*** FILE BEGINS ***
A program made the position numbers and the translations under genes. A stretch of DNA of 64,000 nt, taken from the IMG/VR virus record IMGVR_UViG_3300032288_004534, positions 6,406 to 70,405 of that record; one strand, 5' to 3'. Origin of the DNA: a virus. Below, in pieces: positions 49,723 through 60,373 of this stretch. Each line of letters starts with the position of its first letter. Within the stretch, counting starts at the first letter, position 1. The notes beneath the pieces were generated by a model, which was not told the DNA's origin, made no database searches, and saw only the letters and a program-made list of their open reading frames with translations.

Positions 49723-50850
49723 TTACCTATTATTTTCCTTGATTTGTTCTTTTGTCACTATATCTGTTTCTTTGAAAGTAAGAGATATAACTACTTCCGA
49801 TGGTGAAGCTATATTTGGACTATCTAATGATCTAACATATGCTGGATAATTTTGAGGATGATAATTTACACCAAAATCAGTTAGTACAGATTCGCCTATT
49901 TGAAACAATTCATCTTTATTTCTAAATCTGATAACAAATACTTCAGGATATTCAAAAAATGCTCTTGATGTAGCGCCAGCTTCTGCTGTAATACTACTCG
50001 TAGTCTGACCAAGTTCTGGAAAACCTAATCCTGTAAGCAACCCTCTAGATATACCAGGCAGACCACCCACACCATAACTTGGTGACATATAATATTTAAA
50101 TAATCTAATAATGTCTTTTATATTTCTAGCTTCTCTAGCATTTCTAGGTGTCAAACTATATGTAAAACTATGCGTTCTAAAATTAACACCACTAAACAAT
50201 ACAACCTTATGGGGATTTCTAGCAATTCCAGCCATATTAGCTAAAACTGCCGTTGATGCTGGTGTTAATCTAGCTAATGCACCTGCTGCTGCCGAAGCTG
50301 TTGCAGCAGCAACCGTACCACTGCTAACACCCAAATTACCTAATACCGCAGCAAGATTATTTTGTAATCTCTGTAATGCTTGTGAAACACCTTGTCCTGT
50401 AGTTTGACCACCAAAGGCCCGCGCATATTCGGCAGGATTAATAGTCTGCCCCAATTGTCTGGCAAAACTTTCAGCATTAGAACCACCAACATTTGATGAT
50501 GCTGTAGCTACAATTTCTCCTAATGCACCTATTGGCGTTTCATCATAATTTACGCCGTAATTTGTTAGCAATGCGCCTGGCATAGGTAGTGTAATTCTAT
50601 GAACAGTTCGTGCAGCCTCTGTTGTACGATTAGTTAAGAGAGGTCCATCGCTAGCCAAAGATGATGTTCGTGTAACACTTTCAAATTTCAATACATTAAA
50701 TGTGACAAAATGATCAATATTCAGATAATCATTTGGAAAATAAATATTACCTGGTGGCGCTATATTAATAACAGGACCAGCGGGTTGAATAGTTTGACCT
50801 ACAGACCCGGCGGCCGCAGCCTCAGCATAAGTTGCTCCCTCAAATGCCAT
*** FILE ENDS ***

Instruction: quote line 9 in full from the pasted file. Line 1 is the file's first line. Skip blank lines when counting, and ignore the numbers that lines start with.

50301 TTGCAGCAGCAACCGTACCACTGCTAACACCCAAATTACCTAATACCGCAGCAAGATTATTTTGTAATCTCTGTAATGCTTGTGAAACACCTTGTCCTGT